Governor Christie Announces $3.85 Million Grant for Spring Lake’s Wreck Pond Flood Hazard Control Project

  • Thursday, July 23, 2015
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Monmouth County Venture Reinforces Administration's Commitment to Improving Storm Resiliency


Trenton, NJ – Continuing efforts to protect vulnerable communities from the impacts of future storms, Governor Chris Christie announced today that Spring Lake will receive $3.85 million in federal funds for a flood hazard project that will control Wreck Pond water levels prior to impending storms.

Monmouth County’s Spring Lake will receive funding from the Flood Hazard Risk Reduction and Resiliency Grant Program to fund a new flood gate and outfall culvert from Wreck Pond. The project will increase water storage, resulting in the reduction of flooding in neighborhoods surrounding the coastal lake during rain events, and limit the effects of storm surge. A berm and a living shoreline will also be created as part of the flood control project.

“During the past two and a half years, we have worked diligently to assist residents, businesses and communities at the Jersey Shore as they build back stronger and more resilient to withstand future storms,” Governor Christie said. “Through this grant program, we are taking another step in our commitment to fund risk reduction projects that will protect lives, homes, businesses and infrastructure, a crucial element of our overall comprehensive storm-resiliency strategy.”

The Flood Hazard Risk Reduction program is funded by a $50 million grant from the U.S. Department of Housing and Urban Development’s Community Development Block Grant – Disaster Recovery Program to help municipalities pay for critical storm resiliency projects.

In addition to Spring Lake, the communities of Atlantic City, Belmar, Little Ferry and Brigantine also have received funding for projects to reduce flood risks as part of the program.

“This project, like those in other communities hit hard by Superstorm Sandy, will help make New Jersey stronger and more resilient,” Department of Environmental Protection Commissioner Bob Martin said. “Our goal continues to be to help protect residents, businesses and municipalities from the effects of catastrophic flooding, as well as to rebuild and harden infrastructure.”

The Wreck Pond project also involves constructing a living shoreline and vegetated berm to an elevation of six feet above sea level that will extend along the northern shoreline of Wreck Pond in Spring Lake and Spring Lake Heights to near Route 71. 

A vegetated berm will be constructed along segments of the North Branch of Wreck Pond Brook and a portion on the southern shoreline in Sea Girt that is currently lower than six feet. Approximately 37,000 cubic feet of dredge material will be removed west of the First Avenue bridge and will be reused in the construction of the living shoreline and berm. The raising of the berms along the lake will increase the water storage capacity of the lake during rainfall events and prevent flooding in surrounding neighborhoods.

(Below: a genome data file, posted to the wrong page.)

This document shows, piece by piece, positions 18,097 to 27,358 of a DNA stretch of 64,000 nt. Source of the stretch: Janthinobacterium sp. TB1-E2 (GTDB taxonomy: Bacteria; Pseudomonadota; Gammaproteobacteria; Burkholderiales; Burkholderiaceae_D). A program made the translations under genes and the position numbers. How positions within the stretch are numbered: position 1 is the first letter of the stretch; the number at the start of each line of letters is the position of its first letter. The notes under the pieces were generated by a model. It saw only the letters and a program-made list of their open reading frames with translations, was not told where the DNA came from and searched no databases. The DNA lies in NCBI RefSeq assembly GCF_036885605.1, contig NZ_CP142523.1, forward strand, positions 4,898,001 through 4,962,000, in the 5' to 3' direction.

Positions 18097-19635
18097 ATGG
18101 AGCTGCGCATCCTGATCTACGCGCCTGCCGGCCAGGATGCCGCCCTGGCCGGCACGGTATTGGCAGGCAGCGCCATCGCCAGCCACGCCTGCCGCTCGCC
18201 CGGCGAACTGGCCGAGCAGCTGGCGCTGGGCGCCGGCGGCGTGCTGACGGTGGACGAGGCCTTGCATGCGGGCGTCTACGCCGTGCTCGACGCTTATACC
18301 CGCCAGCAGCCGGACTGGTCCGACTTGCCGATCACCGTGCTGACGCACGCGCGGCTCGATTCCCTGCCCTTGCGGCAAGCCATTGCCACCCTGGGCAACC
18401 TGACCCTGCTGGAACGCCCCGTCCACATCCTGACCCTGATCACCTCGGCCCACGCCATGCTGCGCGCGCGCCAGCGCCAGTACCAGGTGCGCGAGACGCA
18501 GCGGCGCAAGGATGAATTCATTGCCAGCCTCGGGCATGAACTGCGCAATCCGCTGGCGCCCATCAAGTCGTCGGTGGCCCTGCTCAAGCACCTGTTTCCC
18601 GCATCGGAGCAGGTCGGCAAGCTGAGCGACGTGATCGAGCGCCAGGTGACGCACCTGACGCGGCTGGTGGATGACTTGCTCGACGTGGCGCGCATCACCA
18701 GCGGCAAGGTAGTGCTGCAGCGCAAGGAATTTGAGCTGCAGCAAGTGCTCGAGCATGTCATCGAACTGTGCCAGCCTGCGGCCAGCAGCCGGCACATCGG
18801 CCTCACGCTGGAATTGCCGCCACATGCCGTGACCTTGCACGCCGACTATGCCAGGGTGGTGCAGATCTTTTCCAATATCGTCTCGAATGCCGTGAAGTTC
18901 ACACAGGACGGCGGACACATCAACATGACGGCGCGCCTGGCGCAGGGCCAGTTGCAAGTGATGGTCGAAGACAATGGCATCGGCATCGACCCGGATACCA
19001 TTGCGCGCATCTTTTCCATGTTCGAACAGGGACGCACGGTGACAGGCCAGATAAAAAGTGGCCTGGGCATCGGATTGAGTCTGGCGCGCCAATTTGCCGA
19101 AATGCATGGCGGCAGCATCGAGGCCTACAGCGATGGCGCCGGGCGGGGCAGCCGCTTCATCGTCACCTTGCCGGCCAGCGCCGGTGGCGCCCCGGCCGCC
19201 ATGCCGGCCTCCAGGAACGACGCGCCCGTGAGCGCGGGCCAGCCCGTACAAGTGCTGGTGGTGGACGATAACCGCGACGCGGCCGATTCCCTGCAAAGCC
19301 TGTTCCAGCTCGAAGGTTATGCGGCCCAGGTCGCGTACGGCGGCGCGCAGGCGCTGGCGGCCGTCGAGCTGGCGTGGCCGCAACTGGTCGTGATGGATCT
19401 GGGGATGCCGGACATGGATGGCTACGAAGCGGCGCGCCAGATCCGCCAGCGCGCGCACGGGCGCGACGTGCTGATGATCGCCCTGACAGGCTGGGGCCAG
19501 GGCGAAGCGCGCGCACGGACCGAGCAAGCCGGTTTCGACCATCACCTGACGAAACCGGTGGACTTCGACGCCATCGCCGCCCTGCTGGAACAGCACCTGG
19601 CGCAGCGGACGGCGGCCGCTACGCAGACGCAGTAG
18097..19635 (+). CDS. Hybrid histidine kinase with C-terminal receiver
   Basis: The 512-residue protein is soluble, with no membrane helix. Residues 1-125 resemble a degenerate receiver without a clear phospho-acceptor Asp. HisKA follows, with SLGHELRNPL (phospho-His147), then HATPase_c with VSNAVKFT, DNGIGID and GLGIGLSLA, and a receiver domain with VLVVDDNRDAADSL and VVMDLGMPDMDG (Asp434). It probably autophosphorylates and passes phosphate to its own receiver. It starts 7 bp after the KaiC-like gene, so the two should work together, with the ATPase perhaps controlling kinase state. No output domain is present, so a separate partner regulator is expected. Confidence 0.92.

This project complements $2 million in funding from the U.S. Fish and Wildlife Foundation, which is also supplying funds to improve tidal flow into the lake to improve water quality, and to allow for the passage of migratory fish that spawn upstream. 

“I know I speak for all of the residents of Spring Lake when I say how thrilled we are to be receiving this grant,” Mayor Jennifer Naughton said. “The money will fund a plan that will allow us to achieve our dual goals of a significant reduction in flood risk and a cleaner, healthier pond habitat. This project has been years in the making and we are very grateful to the Governor's Office and the New Jersey DEP for selecting our application for funding.”

Earlier this month, Atlantic City received $6.5 million for the second phase of a project to store stormwater during storm events, alleviate flooding on the western side of Atlantic City, and to improve evacuation and traffic flow during storm events, as part of the grant program. 

Last month, Belmar received $6.2 million to construct a discharge piping system for Lake Como, which floods regularly during storms. Little Ferry received nearly $653,000 for upgrades for a tide gate and pump station. Brigantine received $1.4 million to construct three pump stations to protect roadways that are part of evacuation routes.

The DEP also is working with local and county governments on projects totaling more than $6 million to restore and enhance major coastal lakes that were damaged by Sandy, including Deal Lake and Wreck Pond in Monmouth County and Little Silver Lake and Twilight Lake in Ocean County. The DEP has already completed a variety of dredging, infrastructure repair and stabilization projects at Lake Fletcher, Lake Como, Lake Takanassee, Lake Wesley, Silver Lake and Sylvan Lake in Monmouth County. The Natural Resource Conservation Service within the U.S. Department of Agriculture has been a key funding and planning partner in many of these projects.

The HUD-funded Flood Hazard Risk Reduction Program complements the Administration’s comprehensive Superstorm Sandy recovery and resiliency efforts, which include building a statewide network of engineered protection projects along the Jersey Shore, Blue Acres buyouts of flood-prone residential properties, financing for hardening of water and wastewater infrastructure, and home elevations in flood-prone areas.

The program focuses on reducing critical flooding risks posed by coastal lakes and inland waterways, enhancing storm water management systems, and incorporating both manmade flood barriers and nature-based solutions where appropriate.

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Press Contact:
Brian Murray
Nicole Sizemore

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